Also, for a D3, NAIA type kid...what works to attract interest? Is it on the parents to contact those schools? How much impact does the HS coach have? Does just sending videos to random schools have any effect? I don't want to hijack the thread but as the topic started wandering to opportunities at the next non D1 level I had the same thoughts.

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I do understand the part about college coaches seeing "two-time state champion" and giving that more credence than "two-time semi state qualifier".

 

I didnt' consider adding another round to the tournament as "watering down" only because you are still taking the best kids.  Watering down is adding kids to the tournament that would lose to kids that are not at the tournament.

 

I'm starting to come around to the classed state idea a bit more -- i disagree with the entire premise of it really, but the fact that there may be college coaches out there who are scanning the list of Indiana wrestlers looking for "state placer" / "state champion" is causing me to reconsider.

 

How about we get some small college coaches on here to give us some insight as to how they go about recruiting?  That would be an excellent article.  Trine, Wabash, UofIndy -- all would be fantastic to give their opinion on this and how class wrestling could have an effect versus, say summer wrestling results.

I have a hard time wrapping my head around the watering down argument if we just expand to 24/32 qualifiers. Aren't we watering it down with kids that wouldn't have gotten to state before? Adding more qualifiers means its less prestigious to be a state qualifier no matter if you add them from big or small schools. 

 

The college attention is one reason for going to classes, but in all honesty the big reason is giving small schools a fighting chance. The attention kids and the sport would get from getting at the small schools where wrestling is struggling. With more people at these schools getting attention it will help grown the sport there. More people will know about the sport and their successes, more kids will start wrestling at the youth level, etc. One of the biggest things I think is the trickle down effect of more kids getting closer to a state spot or just being a qualifier. Those kids are going to be likely to do more camps, RTC's, etc. At the small schools one thing I saw was kids put more time into other sports because they knew their varsity spot was never in risk...instead now they have the motivation of being close to going to state or placing.

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Great idea...thought about starting a separate topic thread for this.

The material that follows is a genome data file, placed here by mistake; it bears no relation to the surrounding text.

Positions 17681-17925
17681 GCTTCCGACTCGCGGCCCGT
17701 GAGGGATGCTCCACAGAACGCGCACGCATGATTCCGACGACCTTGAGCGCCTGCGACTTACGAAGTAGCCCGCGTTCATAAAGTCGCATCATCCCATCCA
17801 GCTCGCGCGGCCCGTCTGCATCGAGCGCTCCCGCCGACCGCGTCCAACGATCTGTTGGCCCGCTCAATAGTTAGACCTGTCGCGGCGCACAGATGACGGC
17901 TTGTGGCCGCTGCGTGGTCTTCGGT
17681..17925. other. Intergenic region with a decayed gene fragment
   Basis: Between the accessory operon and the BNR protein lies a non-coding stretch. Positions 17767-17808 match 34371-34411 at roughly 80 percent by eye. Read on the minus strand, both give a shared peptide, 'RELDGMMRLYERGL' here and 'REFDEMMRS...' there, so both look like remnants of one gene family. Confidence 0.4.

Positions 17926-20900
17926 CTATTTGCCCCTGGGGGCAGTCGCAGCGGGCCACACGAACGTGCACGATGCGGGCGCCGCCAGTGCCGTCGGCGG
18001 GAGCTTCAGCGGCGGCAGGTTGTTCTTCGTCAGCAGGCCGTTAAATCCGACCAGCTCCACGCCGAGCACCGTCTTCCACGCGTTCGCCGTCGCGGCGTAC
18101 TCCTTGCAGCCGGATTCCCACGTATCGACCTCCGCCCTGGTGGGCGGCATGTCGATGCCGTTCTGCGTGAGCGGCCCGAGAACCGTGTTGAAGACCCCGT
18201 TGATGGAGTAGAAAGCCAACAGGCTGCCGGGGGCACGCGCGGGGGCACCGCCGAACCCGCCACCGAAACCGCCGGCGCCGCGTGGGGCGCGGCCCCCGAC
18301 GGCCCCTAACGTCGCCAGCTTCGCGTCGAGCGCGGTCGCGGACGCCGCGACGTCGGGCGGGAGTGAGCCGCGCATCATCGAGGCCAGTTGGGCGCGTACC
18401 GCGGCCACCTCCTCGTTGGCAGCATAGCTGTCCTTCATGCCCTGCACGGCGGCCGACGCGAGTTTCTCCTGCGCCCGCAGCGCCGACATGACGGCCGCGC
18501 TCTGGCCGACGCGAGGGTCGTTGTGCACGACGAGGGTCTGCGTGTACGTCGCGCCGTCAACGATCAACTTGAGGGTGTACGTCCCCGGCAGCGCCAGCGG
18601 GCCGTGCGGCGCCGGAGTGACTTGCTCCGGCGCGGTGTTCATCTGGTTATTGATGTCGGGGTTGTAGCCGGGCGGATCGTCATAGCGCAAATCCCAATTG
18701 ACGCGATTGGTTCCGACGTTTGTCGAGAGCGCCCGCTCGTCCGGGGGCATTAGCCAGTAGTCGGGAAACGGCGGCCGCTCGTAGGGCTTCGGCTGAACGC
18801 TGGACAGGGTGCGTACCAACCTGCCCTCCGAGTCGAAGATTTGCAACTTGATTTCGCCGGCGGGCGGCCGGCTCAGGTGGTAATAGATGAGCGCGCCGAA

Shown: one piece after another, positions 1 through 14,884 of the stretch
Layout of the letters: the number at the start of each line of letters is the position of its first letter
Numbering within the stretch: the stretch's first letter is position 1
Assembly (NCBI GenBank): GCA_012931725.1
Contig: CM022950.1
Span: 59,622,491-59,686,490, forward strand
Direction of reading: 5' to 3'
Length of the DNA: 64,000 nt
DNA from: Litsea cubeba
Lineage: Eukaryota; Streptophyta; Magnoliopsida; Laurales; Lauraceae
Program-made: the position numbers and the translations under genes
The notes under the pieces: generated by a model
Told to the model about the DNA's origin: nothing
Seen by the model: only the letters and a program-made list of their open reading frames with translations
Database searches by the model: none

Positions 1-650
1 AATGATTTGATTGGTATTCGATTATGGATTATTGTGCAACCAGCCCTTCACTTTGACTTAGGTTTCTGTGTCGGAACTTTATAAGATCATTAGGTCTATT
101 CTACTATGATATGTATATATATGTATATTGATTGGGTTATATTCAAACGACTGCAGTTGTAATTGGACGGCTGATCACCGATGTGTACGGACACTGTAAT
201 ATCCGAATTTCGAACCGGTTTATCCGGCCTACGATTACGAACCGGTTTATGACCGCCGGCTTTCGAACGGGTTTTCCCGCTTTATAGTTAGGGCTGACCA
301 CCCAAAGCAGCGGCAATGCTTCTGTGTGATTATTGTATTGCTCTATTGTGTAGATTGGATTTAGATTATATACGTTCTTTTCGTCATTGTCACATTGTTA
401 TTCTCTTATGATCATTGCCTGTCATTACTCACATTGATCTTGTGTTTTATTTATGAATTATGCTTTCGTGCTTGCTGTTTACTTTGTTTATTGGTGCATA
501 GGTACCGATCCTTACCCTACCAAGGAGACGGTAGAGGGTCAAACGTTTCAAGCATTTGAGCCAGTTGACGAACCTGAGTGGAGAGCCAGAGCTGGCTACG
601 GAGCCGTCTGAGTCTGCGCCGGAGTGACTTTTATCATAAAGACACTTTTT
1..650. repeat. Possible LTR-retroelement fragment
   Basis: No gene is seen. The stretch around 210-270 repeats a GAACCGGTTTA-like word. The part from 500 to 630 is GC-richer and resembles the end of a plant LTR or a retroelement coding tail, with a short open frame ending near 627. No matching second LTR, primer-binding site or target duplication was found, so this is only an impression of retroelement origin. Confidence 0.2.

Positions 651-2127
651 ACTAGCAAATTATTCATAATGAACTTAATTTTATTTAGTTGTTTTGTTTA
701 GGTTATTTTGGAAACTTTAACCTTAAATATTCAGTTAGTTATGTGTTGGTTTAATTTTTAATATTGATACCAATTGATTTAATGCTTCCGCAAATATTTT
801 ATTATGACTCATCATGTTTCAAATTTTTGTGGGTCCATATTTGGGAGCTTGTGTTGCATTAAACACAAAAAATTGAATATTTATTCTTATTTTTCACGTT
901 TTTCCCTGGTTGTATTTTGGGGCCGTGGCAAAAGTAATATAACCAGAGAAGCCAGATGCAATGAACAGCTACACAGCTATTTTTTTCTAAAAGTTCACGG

Also, for a D3, NAIA type kid...what works to attract interest? Is it on the parents to contact those schools? How much impact does the HS coach have? Does just sending videos to random schools have any effect? I don't want to hijack the thread but as the topic started wandering to opportunities at the next non D1 level I had the same thoughts.

Here is my honest opinion...yes if you want to wrestle in college, especially at the small school level you need to market yourself. Those schools while they love state champs and placers are looking at qualifiers or almost qualifiers...in which there are basically twice as many. In a perfect world you are right about marketing yourself.

 

BUT, how does a kid know he's college wrestling material? Does getting a little interest from schools turn the "hey I think I want to wrestle in college" switch on faster or easier? I'd like to think so and that may drive kids to market themselves when they truly believe they are wanted instead of uninvited guests.

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You did it after quoting him.  Your statement after quoting him is understood to be in response to the quote.  Then you used a different analogy in rebuttal.  Like I said, tough to follow when you are not on the same page. 

 

I'm sure you're able to follow the conversation nonetheless.

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Most colleges are flush with financial aid money.

 

Flush?  I think you might be overstating it a bit. Most smaller schools use their financial aid money to lower the cost of their private school tuition closer to that of the state schools.  It's simple math and how smaller colleges  market themselves.  

 

Let me pose this scenario--Suppose we have a small Indiana college with a wrestling team.  They are competitive, but certainly not at a level of churning out national championships individually or as a team.  Who are they more likely to "recruit:" 

 

Wrestler A with a 3.8 GPA, 1200 SAT, semi-state qualifer

 

Wrestler B with a 3.0 GPA, 1000 SAT, 1X state placer

 

Truthfully, I don't know.  If I had to venture a guess I would say they probably recruit both, but Wrestler A is going to get more of their "flush" financial aid?  For a lot of D3 schools, not all, sports serve as a marketing/recruiting tool for prospective students, and I think small college sports is mutually beneficial to both parties (wrestler and school).